Papua
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At the end of 2014, thanks to the strong commitment of Vanuatu's elders, Papuan leaders signed the Saralana Declaration that served as the basis to establish the United Liberation Movement for West Papua (ulmwp) in Vanuatu. This step symbolized the unification of Papuan leadership, which includes the Federal Republic of West Papua (frwp), the West Papua National Coalition of Liberation (wpncl), and the National Parliament for West Papua (npwp). Since then, the umbrella organization has become the rising star in representing the Papuan resistance movements at international fora, especially in the Pacific region.

Five Papuan leaders from different generations and time zones were unanimously appointed to run the secretariat: Octo Mote, Benny Wenda, Leonie Tanggahma, Rex Rumakiek, and Jacob Rumbiak. Despite an ongoing struggle within the organization over leadership, challenges are not being lodged against these individuals personally. Rather, the leader of the frwp, Forkorus Yaboisembut, questions the legitimacy of the ulmwp to represent Papua as a nation, even though his organization signed the declaration. He claims that only the frwp holds the status of a state and thus has the legitimacy to deal with Indonesia as an equal.

While the claim remains unresolved, it does not hinder the operations of ulmwp in representing Papua at international fora. In 2015, the ulmwp gained further historic momentum when it was granted observer status at the Melanesian Spearhead Group (msg), a subregional diplomatic forum. This status signifies the first international recognition of Papua as a political entity and has galvanized grassroots support both inside and outside Papua.

Developments in the Pacific have profoundly reshaped relations not only between Indonesia and the Pacific but, more broadly, between the Pacific and the rest of the world. Pacific nations have become much more assertive in expressing their identities and interests. They are aware of their potential as key players in the region and are able to negotiate with major regional and global players, such as Australia, China, and the United States, to promote their own national interest. For instance, despite its exclusion from the Pacific Island Forum by Australia and New Zealand, Fiji managed to surmount its isolation and secure a presence at one of the most prestigious United Nations (UN) fora by chairing the g-77 (Group of Seventy-Seven Developing Countries) in 2013 (regarding Fiji's more recent international leadership roles, see Nic Maclellan's review of issues and events in the region, this issue). [End Page 347]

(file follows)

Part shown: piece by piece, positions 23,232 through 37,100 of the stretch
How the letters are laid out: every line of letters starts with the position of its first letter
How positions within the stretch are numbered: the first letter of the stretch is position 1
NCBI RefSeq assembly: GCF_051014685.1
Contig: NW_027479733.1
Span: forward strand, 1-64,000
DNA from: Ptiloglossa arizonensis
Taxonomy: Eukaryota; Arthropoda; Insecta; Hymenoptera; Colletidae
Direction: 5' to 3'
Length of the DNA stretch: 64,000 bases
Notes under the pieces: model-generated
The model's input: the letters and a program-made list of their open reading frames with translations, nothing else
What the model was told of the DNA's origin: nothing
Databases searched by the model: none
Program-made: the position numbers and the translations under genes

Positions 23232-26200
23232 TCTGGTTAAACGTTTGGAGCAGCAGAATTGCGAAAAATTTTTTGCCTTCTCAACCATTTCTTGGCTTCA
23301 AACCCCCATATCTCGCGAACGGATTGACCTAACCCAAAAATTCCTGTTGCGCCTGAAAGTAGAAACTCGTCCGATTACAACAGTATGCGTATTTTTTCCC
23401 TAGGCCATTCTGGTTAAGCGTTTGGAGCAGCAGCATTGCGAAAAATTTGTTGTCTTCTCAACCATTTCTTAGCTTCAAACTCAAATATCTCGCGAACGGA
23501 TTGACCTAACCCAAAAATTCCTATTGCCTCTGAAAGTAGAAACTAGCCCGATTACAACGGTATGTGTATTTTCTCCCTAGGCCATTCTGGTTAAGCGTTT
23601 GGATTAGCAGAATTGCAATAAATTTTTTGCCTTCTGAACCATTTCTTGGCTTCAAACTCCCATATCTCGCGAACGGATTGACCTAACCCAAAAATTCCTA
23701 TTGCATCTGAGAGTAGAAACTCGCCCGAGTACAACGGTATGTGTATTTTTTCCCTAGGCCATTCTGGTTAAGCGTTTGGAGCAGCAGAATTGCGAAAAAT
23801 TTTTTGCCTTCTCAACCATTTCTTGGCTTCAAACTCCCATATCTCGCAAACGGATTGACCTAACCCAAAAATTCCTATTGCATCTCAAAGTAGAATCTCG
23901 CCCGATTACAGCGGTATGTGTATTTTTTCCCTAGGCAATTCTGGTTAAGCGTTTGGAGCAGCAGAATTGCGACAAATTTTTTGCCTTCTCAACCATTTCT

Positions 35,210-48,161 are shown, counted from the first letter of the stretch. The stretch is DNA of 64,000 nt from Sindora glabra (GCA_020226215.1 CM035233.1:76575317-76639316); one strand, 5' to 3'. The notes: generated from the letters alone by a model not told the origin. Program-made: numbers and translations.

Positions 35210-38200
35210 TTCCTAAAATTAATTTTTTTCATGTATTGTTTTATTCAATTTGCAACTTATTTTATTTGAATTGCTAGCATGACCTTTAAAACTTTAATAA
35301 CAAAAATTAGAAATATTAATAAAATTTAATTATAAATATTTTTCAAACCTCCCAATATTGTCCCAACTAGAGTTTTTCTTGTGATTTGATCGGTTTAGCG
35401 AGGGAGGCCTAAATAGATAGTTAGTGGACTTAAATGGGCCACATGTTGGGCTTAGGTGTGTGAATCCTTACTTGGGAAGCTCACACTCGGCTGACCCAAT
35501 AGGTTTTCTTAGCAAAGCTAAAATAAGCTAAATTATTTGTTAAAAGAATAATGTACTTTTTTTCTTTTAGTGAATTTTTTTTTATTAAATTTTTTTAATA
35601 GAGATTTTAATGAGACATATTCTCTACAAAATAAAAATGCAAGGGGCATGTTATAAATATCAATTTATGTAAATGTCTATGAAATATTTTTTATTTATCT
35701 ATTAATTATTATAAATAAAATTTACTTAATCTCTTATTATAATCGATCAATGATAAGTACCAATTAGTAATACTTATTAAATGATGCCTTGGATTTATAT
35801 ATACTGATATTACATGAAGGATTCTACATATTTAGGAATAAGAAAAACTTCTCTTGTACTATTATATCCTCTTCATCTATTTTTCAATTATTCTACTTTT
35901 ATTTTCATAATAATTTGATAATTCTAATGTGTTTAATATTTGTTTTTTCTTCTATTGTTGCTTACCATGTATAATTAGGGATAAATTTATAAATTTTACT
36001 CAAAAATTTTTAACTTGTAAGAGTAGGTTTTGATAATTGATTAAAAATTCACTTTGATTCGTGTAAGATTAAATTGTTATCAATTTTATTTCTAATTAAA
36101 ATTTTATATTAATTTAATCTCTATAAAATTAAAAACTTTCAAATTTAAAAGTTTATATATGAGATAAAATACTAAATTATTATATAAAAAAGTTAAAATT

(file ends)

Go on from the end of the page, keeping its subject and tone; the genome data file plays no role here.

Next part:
Within the msg, New Caledonia and Bougainville have raised agenda items concerning their rights to self-determination in relation to France and Papua New Guinea, respectively. In 2018 New Caledonia will hold a referendum on self-determination, with two other votes possible up to 2022 (Maclellan 2016, 278–279), and in 2019 Bougainville will decide whether to separate from or remain with Papua New Guinea (abc 2016). Thus the geopolitics of the Pacific may become more dynamic over the next five years as national boundaries are possibly redrawn.

This context is necessary to understand developments in Papua over the last two years. The rise of the Papua issue is not a single and isolated event. Rather, it is rooted in a broader trend of emerging power on the part of Pacific nations as well as the dynamics of Indonesia's democracy.

If ulmwp is Papua's rising star on the international scene, the Komite Nasional Papua Barat (knpb, the West Papua National Committee) and the Aliansi Mahasiswa Papua (Papua Students Alliance) are the two game changers at the domestic level. These two Papuan youth organizations share the common agenda of self-determination for Papua. Mis interpreted by Brussels-based think tank International Crisis Groups as "radical" (Hernawan 2010), knpb takes the lead in mobilizing the Papuan grass roots to take to the streets expressing their support for the ulmwp. Inside Papua, knpb organizes peaceful rallies in Jayapura, Wamena, and Dekay. Outside Papua, the major Indonesian cities of Jakarta, Yogyakarta, Manado, Semarang, and Denpasar have become hubs for their rallies.

In contrast to other mass demonstrations such as the self-proclaimed "Defending Islam" marches in Jakarta, the police have exhibited zero tolerance for Papuan rallies. Despite Indonesia's constitutional guarantees of...


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